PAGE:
Colorful buttons promoting Proposition 203 are just part of the effort statewide by supporters of public education to draw attention to the education facilities bond measure on the March 26 ballot.
A press conference at Tennyson High School in Hayward earlier this month brought together all the beneficiaries of the measure--K-12 schools, community colleges and universities.
In the large voter base of Southern California, advertisements on cable TV stations are planned in the next few weeks.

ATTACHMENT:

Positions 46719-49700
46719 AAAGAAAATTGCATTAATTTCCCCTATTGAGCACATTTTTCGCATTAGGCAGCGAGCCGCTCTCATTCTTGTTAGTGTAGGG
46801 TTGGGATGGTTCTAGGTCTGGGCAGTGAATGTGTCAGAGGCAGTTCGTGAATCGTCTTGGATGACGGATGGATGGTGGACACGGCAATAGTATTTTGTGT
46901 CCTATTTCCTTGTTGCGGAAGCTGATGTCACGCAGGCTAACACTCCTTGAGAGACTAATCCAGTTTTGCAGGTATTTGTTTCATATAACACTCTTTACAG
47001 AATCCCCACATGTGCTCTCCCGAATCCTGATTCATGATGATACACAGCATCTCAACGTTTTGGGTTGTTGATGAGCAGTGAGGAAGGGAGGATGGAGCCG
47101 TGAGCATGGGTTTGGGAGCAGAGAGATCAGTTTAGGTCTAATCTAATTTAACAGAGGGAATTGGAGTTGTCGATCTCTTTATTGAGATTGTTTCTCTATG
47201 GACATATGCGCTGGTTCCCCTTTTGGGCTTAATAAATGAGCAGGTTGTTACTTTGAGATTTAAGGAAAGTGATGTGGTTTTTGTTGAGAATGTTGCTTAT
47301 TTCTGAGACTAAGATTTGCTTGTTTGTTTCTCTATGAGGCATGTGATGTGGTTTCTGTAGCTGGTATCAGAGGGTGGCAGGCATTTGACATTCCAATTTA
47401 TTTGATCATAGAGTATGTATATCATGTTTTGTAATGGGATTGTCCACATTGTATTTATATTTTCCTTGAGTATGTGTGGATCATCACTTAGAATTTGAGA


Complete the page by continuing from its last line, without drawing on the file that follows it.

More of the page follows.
If approved, the measure will provide $3 billion in general obligation bonds for California's public schools, colleges and universities.
The money will be used over the next two years to improve seismic and life safety and update classrooms, libraries and laboratories statewide.
The Berkeley campus would receive about $54 million to improve earthquake safety at Doe Library, Hearst Memorial Mining Building and the Graduate School of Public Policy.
It also will fund fire safety upgrades at Sproul, Moses and Stephens halls, installation of computer and audio-visual enhancements at Dwinelle Hall and help fund a new facility for storing hazardous wastes generated by the campus.